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Couples: How to Manage Money Together
March 23, 2015

Yours, mine, and ours. These are some key words to think about when beginning or revisiting a conversation concerning money management with your partner. Some couples don’t put that much thought into the merging of finances – but that is a big mistake.

Money can become a source of conflict and tension that can easily be avoided with open dialogue and planning. However, there is no “best” method to money management. Every relationship and situation is different. It is important to be well informed about the options so that you, as a couple, can choose the best plan that fits your needs. The most important factor in discussing finances is agreeing equally on a plan that works for both of you.

Joint accounts offer the most transparency in money management. Both individuals have full access to the account and can remain fully aware of the money flow. For this plan to work, the idea shared must be, “this is our money”. This plan can be troublesome for couples in which one or both of the individuals want autonomy over spending without the watchful eye of the other.

Having completely separate bank accounts allows each individual the opportunity to manage and control separate amounts of money. This option usually works well for couples in which both partners have careers or in situations in which one member has debt or bad credit. Having entirely separate accounts allows the other spouse’s finances to remain unaffected. This may also be a suitable option if you or your partner have markedly different spending habits that could cause friction if the money was merged.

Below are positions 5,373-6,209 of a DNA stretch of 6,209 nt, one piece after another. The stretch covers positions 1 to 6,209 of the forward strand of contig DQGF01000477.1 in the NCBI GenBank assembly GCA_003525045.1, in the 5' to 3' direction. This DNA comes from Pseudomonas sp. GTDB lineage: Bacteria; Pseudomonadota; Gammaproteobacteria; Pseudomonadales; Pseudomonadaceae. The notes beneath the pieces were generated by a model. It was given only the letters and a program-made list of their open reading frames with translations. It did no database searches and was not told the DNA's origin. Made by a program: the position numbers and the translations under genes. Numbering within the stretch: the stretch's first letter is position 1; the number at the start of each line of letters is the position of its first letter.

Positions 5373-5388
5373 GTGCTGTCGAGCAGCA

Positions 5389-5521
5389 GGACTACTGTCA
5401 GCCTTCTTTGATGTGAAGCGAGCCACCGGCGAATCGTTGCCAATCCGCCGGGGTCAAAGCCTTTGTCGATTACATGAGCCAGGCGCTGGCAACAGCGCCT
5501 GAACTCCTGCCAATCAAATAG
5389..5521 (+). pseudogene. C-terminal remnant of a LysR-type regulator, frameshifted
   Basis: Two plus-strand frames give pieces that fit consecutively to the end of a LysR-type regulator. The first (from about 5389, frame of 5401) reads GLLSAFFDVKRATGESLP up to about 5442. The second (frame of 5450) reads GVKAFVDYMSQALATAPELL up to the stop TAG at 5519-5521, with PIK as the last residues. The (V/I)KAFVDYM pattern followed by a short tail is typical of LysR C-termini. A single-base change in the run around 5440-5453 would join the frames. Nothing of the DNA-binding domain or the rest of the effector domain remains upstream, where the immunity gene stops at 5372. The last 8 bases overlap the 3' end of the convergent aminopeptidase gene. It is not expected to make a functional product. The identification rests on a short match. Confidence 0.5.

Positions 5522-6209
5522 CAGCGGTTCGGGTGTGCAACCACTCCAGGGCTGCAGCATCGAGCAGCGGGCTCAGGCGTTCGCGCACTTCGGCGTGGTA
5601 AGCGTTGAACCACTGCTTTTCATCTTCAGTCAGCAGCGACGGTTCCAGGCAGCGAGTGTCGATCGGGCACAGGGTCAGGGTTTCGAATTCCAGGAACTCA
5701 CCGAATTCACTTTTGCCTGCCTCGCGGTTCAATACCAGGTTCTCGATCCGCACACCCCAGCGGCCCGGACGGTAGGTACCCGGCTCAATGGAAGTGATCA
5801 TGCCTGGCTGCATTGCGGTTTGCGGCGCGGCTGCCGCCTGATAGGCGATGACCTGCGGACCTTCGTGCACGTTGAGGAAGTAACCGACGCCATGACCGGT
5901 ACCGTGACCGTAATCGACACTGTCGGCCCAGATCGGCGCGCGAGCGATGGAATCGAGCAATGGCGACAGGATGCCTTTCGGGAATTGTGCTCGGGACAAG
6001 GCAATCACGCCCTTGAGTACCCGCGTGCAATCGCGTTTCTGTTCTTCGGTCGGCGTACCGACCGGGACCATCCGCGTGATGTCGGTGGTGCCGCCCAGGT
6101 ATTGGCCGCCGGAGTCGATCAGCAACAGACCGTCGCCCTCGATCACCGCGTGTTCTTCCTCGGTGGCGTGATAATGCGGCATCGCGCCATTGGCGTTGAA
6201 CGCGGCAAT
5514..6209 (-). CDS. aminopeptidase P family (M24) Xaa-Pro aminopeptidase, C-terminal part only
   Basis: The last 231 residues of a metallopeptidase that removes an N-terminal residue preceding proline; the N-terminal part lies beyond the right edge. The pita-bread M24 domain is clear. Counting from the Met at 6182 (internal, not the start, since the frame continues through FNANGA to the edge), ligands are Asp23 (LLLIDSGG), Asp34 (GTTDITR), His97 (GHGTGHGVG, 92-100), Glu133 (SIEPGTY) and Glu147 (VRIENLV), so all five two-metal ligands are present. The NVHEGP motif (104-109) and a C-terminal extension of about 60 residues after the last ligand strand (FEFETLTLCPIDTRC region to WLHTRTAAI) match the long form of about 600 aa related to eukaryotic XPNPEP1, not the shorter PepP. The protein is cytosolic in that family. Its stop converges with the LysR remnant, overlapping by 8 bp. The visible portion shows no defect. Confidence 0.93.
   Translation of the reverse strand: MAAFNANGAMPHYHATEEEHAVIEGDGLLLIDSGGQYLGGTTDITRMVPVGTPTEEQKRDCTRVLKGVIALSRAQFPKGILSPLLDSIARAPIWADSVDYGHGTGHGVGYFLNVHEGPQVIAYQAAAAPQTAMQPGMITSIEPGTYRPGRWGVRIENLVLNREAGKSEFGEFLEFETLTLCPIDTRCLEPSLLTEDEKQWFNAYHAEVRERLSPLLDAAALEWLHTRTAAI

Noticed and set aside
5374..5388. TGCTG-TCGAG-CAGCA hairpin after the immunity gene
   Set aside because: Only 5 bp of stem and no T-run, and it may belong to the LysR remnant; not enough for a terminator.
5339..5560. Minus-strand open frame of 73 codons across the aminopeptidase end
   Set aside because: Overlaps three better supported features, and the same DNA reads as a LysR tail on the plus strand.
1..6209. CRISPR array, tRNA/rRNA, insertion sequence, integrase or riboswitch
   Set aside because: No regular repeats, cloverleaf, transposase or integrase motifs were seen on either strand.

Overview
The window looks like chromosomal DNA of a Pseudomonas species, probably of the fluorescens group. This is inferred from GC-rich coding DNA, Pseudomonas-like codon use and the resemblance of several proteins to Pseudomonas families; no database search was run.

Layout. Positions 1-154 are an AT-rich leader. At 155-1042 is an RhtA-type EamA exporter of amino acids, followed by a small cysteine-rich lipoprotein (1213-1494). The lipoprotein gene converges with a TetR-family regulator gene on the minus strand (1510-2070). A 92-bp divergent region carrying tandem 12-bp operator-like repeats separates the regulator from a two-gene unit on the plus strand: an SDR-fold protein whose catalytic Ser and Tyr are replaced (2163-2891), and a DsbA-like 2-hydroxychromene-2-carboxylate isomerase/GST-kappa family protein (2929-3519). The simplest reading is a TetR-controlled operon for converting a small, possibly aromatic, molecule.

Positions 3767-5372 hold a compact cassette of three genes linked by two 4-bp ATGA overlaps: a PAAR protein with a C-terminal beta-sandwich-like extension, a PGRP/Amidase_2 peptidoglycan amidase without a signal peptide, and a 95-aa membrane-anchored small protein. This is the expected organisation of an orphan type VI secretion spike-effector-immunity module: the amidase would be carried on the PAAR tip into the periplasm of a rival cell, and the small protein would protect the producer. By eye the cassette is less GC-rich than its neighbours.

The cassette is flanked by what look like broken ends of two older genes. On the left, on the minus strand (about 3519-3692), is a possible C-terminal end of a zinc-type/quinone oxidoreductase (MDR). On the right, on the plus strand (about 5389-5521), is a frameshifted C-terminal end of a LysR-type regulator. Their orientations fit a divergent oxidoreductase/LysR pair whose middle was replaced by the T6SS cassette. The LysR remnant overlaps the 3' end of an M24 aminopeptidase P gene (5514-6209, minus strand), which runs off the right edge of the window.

The most common method is a combination of the above outlined situations. This scenario provides a small amount of autonomy, yet also offers an easy way to manage joint expenses. A common system used is to place a portion of each person’s earnings into the joint account to pay bills. Another option is to deposit all income into the joint account and to set up an allowance for each individual to spend on whatever they wish.

Learning how to best manage your finances together will be a trial-and-error method. Plans that work for Mr. and Mrs. Jones, won’t necessarily work for you and your partner. It is important to learn about your personal income and expenses and to develop financial knowledge together. Track last year’s expenses in order to learn where your money is going. This information can be crucial in learning how to effectively manage money and to reach your financial goals.

It is becoming common for those with assets contemplating marriage, or already in a marriage, to consider viable options available to protect their assets in the event that marital bliss turns sour and ends in divorce. It is important to know the implications of choosing to combine assets, such as money, into a joint account. In order to protect yourself and your assets, consider meeting with an attorney and financial planner to set up a plan that works for you and your spouse. These professionals will be able to address any concerns and create a financial strategy catered to your unique situation.

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